Maybe you regularly follow the NASCAR Xfinity Series. Maybe you don’t. There’s no judgment either way; these days, at its best the series is an entertaining ramp-up into the Sprint Cup Series event the following day, but there’s also the fact that it is, indeed, a warmup, the race where some of the Cup full-timers play before their big race and often win in lieu of the regulars that are gunning for a series championship. It’s far removed from the days when, yes, the Cup ringers showed up, but more of an identity was nonetheless established: as a feeder circuit, one where the rising stars of NASCAR did battle before their eventual call-up to the big leagues.
There are times, albeit brief and fleeting, when the old feel of the Xfinity Series holds true. And this weekend is the last time you’ll see it all season.
The series travels to Kentucky Speedway this weekend for the second of two races at the track this season, a standalone event as the Sprint Cup and Camping World Truck series occupy New Hampshire Motor Speedway on Saturday and Sunday. It’s the final time this will happen all year. For the remaining six races following Kentucky, the Xfinity Series will compete as a companion race to its superior division before the season wraps up.
Standalone races are oftentimes the best both the Xfinity and Truck series have to offer. As long as the Cup Series drivers are indisposed elsewhere, they yield some of the best chances series regulars have to contend for a win all year, and they also offer opportunities for major teams whose seats are often taken by Cup veterans to slot in intriguing entrants, whether they’re journeyman drivers or promising up-and-comers. You might even see a series debut or two, perhaps witnessing the dawning of a new superstar career in NASCAR in the process.
That’s not to say these things can’t happen during companion events, it’s just that they often don’t. With standalones, you know that even if the race ends up subpar, at least it wasn’t Kyle Busch leading virtually every lap again to make it so. At least a win occurred that either has championship implications or came from the steering wheel of a young gun or part-time veteran. Less sour grapes.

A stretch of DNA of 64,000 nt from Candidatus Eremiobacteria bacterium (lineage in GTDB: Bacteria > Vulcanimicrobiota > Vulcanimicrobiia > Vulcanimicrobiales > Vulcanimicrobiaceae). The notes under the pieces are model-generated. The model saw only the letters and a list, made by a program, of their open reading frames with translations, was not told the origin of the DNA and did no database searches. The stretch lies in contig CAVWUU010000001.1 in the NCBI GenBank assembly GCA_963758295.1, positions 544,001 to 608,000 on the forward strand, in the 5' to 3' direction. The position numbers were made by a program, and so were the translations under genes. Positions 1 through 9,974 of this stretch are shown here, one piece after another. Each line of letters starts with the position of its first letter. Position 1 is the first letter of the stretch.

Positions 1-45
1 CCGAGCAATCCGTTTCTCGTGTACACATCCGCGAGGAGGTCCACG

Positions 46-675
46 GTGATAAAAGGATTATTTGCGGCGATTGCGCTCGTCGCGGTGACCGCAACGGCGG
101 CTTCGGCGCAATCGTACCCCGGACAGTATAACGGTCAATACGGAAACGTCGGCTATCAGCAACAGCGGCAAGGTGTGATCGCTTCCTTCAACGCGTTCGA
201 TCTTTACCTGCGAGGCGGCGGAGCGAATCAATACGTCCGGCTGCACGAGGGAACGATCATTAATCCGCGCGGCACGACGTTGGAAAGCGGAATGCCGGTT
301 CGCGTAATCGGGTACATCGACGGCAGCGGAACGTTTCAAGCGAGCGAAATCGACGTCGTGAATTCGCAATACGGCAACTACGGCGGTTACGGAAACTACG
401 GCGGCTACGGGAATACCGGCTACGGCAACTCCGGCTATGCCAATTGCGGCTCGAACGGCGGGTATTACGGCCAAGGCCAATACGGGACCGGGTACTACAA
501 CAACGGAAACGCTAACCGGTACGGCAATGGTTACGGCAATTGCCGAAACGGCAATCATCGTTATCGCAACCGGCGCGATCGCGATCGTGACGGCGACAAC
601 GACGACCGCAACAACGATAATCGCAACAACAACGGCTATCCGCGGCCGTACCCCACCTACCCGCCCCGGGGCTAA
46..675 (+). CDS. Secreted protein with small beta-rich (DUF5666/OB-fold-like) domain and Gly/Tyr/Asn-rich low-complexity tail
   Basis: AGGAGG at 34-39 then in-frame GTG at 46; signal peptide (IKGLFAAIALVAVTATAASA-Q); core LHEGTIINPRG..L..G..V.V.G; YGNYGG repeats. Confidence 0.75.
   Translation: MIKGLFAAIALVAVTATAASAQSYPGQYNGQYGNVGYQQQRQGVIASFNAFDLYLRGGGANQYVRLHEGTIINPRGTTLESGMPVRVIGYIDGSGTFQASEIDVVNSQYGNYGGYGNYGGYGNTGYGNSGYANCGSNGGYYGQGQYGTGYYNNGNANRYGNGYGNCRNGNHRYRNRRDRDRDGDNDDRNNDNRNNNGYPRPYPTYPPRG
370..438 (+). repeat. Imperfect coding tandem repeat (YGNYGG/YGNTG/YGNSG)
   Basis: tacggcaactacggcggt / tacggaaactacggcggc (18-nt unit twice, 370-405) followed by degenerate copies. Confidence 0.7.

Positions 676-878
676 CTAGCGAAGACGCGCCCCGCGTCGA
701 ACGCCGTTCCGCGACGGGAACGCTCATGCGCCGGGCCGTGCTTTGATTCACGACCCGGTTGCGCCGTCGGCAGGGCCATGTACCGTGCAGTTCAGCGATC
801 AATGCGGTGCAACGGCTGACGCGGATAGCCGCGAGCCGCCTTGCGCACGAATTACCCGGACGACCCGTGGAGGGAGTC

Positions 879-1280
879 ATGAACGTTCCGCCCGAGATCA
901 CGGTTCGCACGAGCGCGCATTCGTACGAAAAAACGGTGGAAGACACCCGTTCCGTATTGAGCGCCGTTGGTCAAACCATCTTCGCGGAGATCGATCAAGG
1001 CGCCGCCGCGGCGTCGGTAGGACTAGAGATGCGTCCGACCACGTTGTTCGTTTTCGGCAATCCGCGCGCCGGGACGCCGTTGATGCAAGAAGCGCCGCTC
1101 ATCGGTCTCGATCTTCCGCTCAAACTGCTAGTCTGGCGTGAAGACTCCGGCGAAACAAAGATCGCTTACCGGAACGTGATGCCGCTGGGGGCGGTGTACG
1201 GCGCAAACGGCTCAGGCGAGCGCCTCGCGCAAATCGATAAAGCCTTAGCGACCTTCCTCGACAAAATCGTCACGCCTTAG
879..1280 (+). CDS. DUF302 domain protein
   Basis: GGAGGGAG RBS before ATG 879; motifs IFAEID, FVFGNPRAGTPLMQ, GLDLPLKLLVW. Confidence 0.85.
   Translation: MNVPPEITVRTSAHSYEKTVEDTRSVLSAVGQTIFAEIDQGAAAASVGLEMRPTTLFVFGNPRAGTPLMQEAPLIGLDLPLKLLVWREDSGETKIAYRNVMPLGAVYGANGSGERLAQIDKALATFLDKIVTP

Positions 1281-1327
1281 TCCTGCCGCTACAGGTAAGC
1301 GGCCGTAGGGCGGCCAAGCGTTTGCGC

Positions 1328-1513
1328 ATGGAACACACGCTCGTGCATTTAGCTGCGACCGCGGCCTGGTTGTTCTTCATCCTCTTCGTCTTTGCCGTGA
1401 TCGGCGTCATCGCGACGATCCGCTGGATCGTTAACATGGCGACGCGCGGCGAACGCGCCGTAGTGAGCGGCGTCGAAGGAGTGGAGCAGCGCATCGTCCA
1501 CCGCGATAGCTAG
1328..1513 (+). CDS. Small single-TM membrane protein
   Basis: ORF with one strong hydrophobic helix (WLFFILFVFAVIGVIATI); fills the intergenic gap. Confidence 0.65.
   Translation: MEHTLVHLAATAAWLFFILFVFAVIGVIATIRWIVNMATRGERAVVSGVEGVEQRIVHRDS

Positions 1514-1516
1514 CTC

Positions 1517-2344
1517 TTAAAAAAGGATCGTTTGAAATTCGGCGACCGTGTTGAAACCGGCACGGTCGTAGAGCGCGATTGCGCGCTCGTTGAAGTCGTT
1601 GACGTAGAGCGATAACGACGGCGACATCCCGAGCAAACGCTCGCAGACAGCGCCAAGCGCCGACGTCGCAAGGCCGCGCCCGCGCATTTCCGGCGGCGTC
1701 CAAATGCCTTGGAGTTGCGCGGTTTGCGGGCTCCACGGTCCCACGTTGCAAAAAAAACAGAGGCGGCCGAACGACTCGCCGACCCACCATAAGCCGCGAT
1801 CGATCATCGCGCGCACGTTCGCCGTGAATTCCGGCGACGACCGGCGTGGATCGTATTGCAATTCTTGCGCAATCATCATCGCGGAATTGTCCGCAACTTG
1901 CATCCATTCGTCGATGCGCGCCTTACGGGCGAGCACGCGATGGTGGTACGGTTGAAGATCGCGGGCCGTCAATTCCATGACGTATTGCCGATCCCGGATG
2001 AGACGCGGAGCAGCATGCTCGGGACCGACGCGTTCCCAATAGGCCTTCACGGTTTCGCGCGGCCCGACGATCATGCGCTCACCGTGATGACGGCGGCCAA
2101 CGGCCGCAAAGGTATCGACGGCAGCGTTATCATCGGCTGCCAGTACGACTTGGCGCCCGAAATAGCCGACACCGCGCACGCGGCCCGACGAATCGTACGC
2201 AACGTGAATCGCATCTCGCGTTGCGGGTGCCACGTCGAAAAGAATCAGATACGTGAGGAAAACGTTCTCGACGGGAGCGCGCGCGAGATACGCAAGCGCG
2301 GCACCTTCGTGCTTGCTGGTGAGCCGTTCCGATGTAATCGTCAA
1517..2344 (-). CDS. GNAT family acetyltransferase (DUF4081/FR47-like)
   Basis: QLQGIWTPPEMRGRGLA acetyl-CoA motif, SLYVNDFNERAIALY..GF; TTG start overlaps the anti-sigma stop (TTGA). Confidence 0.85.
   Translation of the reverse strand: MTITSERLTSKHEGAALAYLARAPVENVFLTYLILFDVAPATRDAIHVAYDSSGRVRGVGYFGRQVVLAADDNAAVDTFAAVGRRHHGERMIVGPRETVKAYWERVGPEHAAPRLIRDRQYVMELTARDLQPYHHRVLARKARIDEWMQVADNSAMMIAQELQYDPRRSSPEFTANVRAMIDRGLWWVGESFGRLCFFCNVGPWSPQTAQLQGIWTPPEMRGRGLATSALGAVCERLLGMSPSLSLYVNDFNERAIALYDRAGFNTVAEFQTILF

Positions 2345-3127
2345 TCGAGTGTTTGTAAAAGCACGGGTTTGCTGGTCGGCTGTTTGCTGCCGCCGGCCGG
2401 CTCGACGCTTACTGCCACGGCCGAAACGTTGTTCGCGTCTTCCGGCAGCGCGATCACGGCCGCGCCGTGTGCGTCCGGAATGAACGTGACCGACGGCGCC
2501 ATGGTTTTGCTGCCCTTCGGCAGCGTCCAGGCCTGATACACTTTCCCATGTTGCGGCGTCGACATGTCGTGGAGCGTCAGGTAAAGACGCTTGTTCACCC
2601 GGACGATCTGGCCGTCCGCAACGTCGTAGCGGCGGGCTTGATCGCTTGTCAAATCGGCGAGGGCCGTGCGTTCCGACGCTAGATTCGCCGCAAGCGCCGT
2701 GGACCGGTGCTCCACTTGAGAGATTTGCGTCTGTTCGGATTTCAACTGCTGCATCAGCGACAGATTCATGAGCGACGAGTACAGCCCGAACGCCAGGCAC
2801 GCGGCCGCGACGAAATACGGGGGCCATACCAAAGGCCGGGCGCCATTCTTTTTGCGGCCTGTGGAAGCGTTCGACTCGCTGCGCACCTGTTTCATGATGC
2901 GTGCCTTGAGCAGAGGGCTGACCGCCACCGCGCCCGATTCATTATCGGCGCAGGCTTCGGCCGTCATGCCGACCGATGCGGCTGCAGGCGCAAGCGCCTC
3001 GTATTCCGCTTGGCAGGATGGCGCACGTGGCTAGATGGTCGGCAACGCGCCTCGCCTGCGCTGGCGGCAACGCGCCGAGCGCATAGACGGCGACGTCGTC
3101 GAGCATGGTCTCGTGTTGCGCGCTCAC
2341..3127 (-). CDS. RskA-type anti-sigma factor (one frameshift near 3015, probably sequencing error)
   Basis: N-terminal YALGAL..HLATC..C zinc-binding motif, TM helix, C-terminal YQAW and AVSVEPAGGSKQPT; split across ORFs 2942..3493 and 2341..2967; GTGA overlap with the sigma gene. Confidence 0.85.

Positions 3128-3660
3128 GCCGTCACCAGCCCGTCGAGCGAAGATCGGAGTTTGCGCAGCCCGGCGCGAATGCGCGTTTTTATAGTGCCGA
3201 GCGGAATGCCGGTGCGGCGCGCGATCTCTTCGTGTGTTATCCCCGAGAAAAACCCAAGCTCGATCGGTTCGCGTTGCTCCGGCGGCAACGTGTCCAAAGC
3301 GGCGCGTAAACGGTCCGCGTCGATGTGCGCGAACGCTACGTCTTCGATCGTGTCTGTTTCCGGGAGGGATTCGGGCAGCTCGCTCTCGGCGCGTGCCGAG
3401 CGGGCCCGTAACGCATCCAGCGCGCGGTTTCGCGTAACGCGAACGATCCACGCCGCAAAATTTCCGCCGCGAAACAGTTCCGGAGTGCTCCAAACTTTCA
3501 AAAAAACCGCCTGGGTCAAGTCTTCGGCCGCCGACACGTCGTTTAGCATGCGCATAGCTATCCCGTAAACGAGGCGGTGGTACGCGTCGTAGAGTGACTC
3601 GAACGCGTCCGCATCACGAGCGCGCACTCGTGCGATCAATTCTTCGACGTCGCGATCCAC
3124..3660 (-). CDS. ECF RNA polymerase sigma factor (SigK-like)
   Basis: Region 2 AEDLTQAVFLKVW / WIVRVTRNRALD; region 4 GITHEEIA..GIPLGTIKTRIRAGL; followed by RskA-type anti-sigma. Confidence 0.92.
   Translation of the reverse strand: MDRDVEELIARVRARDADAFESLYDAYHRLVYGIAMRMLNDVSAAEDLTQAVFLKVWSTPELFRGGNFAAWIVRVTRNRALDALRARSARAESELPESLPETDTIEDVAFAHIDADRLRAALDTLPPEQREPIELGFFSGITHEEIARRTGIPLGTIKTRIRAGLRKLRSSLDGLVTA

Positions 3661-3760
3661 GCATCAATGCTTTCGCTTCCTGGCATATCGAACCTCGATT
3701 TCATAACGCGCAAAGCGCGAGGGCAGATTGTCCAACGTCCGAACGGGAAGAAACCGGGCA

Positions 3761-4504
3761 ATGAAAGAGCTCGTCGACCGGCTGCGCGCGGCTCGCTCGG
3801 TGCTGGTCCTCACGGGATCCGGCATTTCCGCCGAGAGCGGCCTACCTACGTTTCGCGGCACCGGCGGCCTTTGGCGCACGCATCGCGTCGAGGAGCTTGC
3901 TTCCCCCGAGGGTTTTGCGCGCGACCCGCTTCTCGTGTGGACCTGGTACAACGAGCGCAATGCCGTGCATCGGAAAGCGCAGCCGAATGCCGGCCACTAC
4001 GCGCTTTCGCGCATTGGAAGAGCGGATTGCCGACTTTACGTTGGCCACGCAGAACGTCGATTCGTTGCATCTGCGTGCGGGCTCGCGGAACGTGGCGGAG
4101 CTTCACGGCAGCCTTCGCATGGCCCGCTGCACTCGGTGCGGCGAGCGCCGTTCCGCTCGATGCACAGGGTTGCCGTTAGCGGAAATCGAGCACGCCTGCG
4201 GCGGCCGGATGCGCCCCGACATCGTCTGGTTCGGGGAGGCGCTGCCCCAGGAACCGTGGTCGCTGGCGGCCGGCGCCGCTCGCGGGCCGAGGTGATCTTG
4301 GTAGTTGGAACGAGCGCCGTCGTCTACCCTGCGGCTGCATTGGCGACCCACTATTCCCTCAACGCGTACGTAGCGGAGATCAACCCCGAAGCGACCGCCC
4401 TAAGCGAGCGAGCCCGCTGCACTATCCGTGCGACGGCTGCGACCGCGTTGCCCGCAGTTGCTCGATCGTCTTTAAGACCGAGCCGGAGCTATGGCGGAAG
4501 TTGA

The entry list is understandably solid for the VisitMyrtleBeach.com 300 on Saturday night. Busch’s No. 54 is filled by Erik Jones, who’s flying in after the Truck Series race at New Hampshire (and if he doesn’t make it, Drew Herring gets the nod as Joe Gibbs Racing’s de facto I’m-just-here-to-practice driver). JR Motorsports’ No. 88 has Ben Rhodes, a youngster with frankly a bit to prove after just two top 10s in seven starts. The No. 22 of Team Penske fields Ryan Blaney, less interesting but still a welcome presence since the dude still doesn’t even run full time anywhere. Richard Childress Racing’s No. 33 tries out Brandon Jones, who’s scored one top 10 in four starts this year.
Then there’s Gibbs’s No. 20, which yields the first-timer: Matt Tifft, part-time racer for Kyle Busch Motorsports in the Truck Series, making his Xfinity debut. Tifft has scrounged up five top 10s in 12 Truck Series starts and has an impressive slate of ARCA Racing Series stats, too (nine top fives, 13 top 10s in 20 starts). The 19-year-old is one to watch – maybe not as a potential race winner, but hey, gotta start somewhere.
The nuggets continue: Ryan Truex makes his second start of the season behind the wheel of Biagi-DenBeste’s No. 98. Brennan Poole subs again in the No. 42. Former Turner Scott Motorsports full-timer Dylan Kwasniewski is back with Obaika Racing. Dylan Lupton pilots the No. 25 for what may be the last time this year.
And then there are the usuals. Chris Buescher is out here vying for a title, and the Roush Fenway Racing driver still has a 25-point cushion on Ty Dillon. Future Cup driver Chase Elliott is nearby, too, while Regan Smith and Ryan Reed are among the regulars who have actually won a race in 2015. For drivers like Dillon, Elliott Sadler, Darrell Wallace Jr., Daniel Suarez and more, this could be their last big shot to visit Victory Lane – at the very least, it’s the last with just themselves to contend with. Even if some of the remaining companion events end up having fluctuating amounts of Cup drivers in the field, they’re all certain to have at least one or two.
Complain about the complaining if you want, but know this: On Saturday, 40 drivers will take the green flag in Sparta, Kentucky. None of them are full-time drivers in the Sprint Cup Series. No matter who wins, it’ll come from either a series regular or an up-and-coming NASCAR star. It’s not too often we get to see that these days, and it’ll certainly be the last for the series until… well, though we don’t know the 2016 schedule yet, chances are it’ll already be getting warm again by that time.
Do what you gotta do, but as long as nothing comes up, I know where I’ll be Saturday night.
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